11 Responses to What is “Swarming?”

  1. Frede says:

    Although you have many activities for a story, like documentation, testing etc. They cannot all be executed simultaneously. You cannot test until the code is checked in. You cannot complete documentation cause there might be changes to the interface etc. If you should be able to do this you’d need very detailed specs. for each story which is quite un-agile.

    • MrHinsh says:

      Why can you not test until there is code checked in?

      Do your testers not have Acceptance based Test Cases to write?
      Do they not need to validate those Test Cases with the business?
      Do they have Functional based Test Cases to gain understanding of by sitting with the programmers as they code?

      There is a lot that can be done in parallel, and more that can be done by swarming…

  2. Tom Perry says:


    Many of the teams I’ve worked with have been very successful executing tests before coding. And documentation before coding (or at the same time). There are no constraints I’m aware of that prevent this. Try it out sometime – you might be surprised at the results. There is no one “right” way to develop software.

  3. Curious says:

    Can you clarify what you mean by “A Set based decision making model is used” a link would be great!

  4. […] What is « Swarming »?, Tom Perry (Agile Tools) […]

  5. jemdjelal says:

    Interesting in theory. But there are two big prerequisites for swarming to begin. (1) You need a cross functional team, not every dev can pick up ‘that’ story if they don’t have the technical skills to do it (2) The mindset change, new SCRUM teams often look to grab the stuff on the left (from the sprint backlog say) as opposed to addressing the stuff on the right first (WIP Work in progress).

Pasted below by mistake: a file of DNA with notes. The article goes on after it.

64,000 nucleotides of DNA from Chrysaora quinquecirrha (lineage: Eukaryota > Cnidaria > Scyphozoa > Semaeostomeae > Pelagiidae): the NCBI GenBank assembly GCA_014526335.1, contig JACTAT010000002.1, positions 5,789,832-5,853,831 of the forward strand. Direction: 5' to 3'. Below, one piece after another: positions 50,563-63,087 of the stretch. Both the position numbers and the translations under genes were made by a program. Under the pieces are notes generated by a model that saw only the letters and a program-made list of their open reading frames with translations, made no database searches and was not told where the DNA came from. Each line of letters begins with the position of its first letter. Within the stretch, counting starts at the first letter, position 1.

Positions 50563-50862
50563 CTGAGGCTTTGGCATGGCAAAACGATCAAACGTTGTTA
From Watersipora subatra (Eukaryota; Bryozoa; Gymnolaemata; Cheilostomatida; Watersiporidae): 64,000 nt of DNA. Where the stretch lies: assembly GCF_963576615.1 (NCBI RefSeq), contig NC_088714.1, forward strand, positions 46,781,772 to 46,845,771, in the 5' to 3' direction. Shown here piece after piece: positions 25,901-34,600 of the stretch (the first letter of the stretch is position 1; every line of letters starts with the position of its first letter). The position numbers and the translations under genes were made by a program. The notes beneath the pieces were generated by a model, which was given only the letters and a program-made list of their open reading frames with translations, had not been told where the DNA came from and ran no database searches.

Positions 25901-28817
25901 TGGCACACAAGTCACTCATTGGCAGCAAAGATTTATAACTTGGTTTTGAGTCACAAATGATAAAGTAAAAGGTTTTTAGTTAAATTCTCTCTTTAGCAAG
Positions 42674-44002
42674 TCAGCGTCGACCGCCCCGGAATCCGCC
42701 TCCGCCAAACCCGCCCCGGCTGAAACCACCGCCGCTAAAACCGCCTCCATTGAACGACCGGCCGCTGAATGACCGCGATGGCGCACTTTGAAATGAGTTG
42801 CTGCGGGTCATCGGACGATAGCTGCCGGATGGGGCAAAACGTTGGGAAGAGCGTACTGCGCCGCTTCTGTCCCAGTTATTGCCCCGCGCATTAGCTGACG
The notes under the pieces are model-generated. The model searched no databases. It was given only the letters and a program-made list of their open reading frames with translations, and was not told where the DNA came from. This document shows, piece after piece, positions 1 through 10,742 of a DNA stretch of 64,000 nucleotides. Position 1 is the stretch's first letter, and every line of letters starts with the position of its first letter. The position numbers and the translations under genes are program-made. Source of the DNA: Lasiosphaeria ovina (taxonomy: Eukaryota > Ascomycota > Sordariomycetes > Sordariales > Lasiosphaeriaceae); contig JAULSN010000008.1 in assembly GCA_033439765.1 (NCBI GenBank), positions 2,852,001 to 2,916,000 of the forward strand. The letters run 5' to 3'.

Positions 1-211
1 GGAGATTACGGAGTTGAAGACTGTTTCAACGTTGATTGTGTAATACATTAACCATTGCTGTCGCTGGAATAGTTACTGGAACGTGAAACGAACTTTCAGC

Nice idea if you can address the two points above.

  6. […] Swarm. Encourage the team to assign as many developers, designers and QA to each story as is reasonable (based on how well the work can be parallelized). […]

  7. […] how to do things right before we went ahead and broke them down further. Then we discovered that swarming is a powerful technic and lets us do things seamlessly in parallel. Soon we built or own Brackets […]

  8. Darin says:

    “Swarm” is a great concept. I love the notion of Biomimicry where you look at what is working in nature and apply it to your organization. There is a lot of learn from nature…a place where things generally work better than in organizations!


  9. […] would we provide that environment? Our department asked these questions and the whole department swarmed to tackle the problem. The solution we came up with worked well in our context, and I also believe […]

  10. […] En appliquant des stratégies de partage de connaissance et de collaboration lors des temps libres provoqués par les limites de WIP, on s’attaque directement à la division du travail. Si on divise le travail et qu’on l’attribue, on multiplie les dépendances puisque toutes ces petites divisions du travail doivent être terminées pour que l’item de valeur soit considéré comme terminé. Chaque dépendance augmente les chances de retard de 50%. Ces divisions et ces attributions deviennent des freins à la collaboration et sont rapidement abandonnées au profit d’un découpage plus macro et une réalisation en équipe. On verra émerger des pratiques telles que le mob programming et le swarming. […]